Free-standing millimetre-long Bi2Te3 sub-micron belts catalyzed by TiO2 nanoparticles
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Physical vapour deposition (PVD) is used to grow millimetre-long Bi2Te3 sub-micron belts catalysed by TiO2 nanoparticles. The catalytic efficiency of TiO2 nanoparticles for the nanostructure growth is compared with the catalyst-free growth employing scanning electron microscopy. The catalyst-coated and catalyst-free substrates are arranged side-by-side, and overgrown at the same time, to assure identical growth conditions in the PVD furnace. It is found that the catalyst enhances the yield of the belts. Very long belts were achieved with a growth rate of 28 nm/min. A ∼1-mm-long belt with a rectangular cross section was obtained after 8 h of growth. The thickness and width were determined by atomic force microscopy, and their ratio is ∼1:10. The chemical composition was determined to be stoichiometric Bi2Te3 using energy-dispersive X-ray spectroscopy. Temperature-dependent conductivity measurements show a characteristic increase of the conductivity at low temperatures. The room temperature conductivity of 0.20 × 105 S m −1 indicates an excellent sample quality.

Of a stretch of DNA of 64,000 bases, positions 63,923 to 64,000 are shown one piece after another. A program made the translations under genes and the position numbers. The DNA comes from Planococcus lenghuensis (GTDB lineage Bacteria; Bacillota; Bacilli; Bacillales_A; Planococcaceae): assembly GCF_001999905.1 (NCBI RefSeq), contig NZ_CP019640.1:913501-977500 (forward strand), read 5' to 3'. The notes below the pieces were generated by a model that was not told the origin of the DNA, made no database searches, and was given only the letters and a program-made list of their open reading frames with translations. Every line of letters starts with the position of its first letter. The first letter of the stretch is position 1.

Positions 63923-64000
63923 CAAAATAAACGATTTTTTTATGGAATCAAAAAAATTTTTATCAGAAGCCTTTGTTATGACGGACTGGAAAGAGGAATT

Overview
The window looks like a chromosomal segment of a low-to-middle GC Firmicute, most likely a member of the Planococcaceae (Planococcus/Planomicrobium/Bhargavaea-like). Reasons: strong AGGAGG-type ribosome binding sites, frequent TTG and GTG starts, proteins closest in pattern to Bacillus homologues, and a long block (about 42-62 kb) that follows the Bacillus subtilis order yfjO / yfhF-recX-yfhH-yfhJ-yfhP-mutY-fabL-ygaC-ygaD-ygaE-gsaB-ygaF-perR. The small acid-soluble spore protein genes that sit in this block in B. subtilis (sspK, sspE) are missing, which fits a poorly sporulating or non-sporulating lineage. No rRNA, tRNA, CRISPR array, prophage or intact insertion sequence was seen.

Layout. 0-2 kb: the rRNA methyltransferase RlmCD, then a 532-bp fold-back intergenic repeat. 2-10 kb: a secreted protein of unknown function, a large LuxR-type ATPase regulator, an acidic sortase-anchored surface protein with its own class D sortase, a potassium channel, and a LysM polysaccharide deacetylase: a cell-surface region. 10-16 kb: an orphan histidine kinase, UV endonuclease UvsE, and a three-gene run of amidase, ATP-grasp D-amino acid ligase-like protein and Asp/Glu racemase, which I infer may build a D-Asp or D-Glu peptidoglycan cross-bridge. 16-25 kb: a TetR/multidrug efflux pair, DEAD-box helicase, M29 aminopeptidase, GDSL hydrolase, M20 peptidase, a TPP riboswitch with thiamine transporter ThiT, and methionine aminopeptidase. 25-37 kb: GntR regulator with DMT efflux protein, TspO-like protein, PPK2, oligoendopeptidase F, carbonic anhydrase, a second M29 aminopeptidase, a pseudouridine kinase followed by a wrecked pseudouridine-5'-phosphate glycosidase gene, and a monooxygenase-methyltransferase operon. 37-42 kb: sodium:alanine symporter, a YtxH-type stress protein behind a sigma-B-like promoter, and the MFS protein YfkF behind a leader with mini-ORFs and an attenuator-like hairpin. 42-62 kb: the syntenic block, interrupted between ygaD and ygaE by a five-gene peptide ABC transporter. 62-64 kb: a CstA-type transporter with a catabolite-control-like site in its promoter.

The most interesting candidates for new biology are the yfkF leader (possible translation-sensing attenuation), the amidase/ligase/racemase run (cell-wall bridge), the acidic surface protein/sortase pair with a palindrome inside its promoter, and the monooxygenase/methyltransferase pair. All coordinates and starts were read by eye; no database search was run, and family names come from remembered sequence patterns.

KeywordsNanowires Topological insulators Temperature-dependent conductivity Bismuth telluride
atomic force microscopy
energy-dispersive X-ray spectroscopy
focused ion beam
physical vapour deposition
scanning electron microscopy
topological surface state